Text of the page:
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IT professionals working in the City are becoming used to an intemperate climate and are hunkering against the chill of an industry in downturn.
So it was a cruel irony when Aurora, the cruise ship upon which last weekend's City IT conference was held, only sailed as far as the Isle of Wight because of the stormy waters ahead.
And while there was plenty on show to invigorate the delegates there was a definite nip in the air. The tangible sense of a sector treading water cast a cloud over what was an unusually low-key event.
But no-one was willing to utter the "R" word. At events such as these thoughts of a recession are glossed over. Of course, it is in everyone's interest to talk up the market so any mention of a downturn at a business gathering is as welcome as a clammy handshake at a wedding.
But in the past year there have been substantial job losses in the City among bankers and IT workers alike. And many industry commentators agree that there are still more redundancies to come before this ill wind lets up.
While no-one can be sure when the true signs of a sustainable recovery will appear, most agree that the downturn is set to continue for longer than was first anticipated. And the longer it persists the more the boom period of the late 1990s looks like a once-in-a-generation time of plenty that has left the industry fat with excess capacity.
City firms are going to have to tighten the rigging a notch or two more yet if they are going to stay afloat in these choppy waters.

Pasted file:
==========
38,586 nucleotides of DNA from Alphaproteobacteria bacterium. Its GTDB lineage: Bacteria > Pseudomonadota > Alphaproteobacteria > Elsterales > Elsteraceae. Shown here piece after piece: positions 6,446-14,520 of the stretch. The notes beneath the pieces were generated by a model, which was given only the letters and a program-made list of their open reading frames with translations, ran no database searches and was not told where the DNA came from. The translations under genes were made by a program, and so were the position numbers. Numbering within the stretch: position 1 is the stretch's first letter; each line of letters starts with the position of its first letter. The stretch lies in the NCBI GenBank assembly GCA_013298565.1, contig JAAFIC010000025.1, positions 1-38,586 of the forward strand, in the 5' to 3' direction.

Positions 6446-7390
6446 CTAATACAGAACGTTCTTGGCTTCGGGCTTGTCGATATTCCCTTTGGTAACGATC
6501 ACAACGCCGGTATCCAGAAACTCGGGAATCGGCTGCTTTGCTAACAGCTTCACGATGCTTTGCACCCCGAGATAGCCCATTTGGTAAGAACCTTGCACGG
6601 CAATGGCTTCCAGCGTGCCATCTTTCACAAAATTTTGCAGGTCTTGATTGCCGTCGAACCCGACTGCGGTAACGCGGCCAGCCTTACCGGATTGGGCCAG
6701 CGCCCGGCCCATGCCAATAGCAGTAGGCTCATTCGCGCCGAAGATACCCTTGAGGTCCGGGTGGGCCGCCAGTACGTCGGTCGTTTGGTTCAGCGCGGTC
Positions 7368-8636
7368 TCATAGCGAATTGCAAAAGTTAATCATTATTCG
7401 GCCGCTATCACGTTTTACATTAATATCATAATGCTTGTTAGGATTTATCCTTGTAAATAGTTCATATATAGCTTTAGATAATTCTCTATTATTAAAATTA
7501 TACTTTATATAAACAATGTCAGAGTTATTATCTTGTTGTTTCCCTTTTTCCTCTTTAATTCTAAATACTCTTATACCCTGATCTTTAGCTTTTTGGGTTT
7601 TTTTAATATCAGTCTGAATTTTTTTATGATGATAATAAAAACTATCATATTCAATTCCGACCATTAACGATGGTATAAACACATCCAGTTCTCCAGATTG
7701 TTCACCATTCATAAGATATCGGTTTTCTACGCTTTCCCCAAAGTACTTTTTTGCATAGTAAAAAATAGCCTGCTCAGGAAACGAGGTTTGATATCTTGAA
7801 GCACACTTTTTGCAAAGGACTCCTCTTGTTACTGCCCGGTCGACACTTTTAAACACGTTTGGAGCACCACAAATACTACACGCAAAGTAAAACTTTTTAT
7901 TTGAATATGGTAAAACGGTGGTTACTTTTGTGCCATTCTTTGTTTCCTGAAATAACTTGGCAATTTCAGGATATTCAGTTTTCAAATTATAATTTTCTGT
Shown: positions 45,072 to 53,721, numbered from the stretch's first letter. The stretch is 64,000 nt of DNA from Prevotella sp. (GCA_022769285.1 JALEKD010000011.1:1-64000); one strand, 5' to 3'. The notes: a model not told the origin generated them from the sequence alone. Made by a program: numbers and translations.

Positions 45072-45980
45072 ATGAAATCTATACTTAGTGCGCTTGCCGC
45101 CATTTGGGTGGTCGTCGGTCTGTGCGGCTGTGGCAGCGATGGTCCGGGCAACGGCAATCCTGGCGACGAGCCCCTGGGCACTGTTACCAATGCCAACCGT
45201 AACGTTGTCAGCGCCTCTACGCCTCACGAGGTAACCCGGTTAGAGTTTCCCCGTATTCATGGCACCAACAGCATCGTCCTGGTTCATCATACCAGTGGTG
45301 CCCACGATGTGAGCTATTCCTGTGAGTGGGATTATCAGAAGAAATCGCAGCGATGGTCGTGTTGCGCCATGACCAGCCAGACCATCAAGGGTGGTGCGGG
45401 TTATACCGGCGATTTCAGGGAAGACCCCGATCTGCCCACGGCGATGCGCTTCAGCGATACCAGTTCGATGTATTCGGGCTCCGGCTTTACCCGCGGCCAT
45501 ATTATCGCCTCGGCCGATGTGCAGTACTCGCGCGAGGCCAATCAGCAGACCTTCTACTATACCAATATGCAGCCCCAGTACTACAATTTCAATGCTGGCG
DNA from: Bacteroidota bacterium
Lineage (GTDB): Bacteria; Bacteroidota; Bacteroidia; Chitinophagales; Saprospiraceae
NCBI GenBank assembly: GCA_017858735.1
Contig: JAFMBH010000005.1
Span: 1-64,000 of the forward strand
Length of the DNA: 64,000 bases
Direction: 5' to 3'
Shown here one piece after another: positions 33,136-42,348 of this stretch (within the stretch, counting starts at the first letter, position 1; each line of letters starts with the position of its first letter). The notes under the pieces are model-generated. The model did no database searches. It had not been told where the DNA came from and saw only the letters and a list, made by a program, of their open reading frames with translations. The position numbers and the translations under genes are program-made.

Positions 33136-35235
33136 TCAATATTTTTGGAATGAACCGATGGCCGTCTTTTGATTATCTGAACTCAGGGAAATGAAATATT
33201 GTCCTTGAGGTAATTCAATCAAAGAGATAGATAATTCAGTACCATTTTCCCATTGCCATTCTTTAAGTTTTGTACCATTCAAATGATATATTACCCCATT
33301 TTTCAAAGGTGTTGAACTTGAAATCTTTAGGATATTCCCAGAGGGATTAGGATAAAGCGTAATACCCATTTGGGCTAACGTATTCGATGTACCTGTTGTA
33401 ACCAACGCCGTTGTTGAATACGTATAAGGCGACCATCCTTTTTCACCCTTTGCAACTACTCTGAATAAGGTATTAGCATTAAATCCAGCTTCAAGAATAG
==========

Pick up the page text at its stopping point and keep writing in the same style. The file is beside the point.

IT workers in the City should be preparing for several possible business scenarios.
If the market continues to shrink, the sector will be unable to support so many companies all offering the same types of service. Further consolidation of financial services companies and software suppliers will then be inevitable. IT will have a part to play in integrating the systems and processes of those merged organisations that survive.
It is also likely that banks needing to cut costs will look at outsourcing more of their IT operations - why should they pay their workers City wages when someone can do the same job for a fraction of the cost somewhere else?
This trend could see a migration of IT jobs out of the Square Mile to more affordable areas - perhaps Scotland or eastern Europe.
Of the jobs that do remain - some IT professionals with a more rounded skill-set may be charged with managing relationships with service providers.
One thing is for sure. By the time fairer weather and recovery are visible, City firms will be running a tighter ship.